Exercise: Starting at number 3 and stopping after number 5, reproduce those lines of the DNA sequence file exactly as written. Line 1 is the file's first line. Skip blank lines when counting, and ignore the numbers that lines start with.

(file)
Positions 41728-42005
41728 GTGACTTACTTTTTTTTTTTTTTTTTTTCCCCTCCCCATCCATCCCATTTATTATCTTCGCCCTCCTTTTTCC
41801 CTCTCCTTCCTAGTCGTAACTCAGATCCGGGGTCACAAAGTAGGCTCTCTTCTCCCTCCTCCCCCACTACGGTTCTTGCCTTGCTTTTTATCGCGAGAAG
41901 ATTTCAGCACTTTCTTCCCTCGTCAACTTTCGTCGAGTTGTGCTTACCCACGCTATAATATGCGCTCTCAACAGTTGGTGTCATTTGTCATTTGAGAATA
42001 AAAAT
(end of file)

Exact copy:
41801 CTCTCCTTCCTAGTCGTAACTCAGATCCGGGGTCACAAAGTAGGCTCTCTTCTCCCTCCTCCCCCACTACGGTTCTTGCCTTGCTTTTTATCGCGAGAAG
41901 ATTTCAGCACTTTCTTCCCTCGTCAACTTTCGTCGAGTTGTGCTTACCCACGCTATAATATGCGCTCTCAACAGTTGGTGTCATTTGTCATTTGAGAATA
42001 AAAAT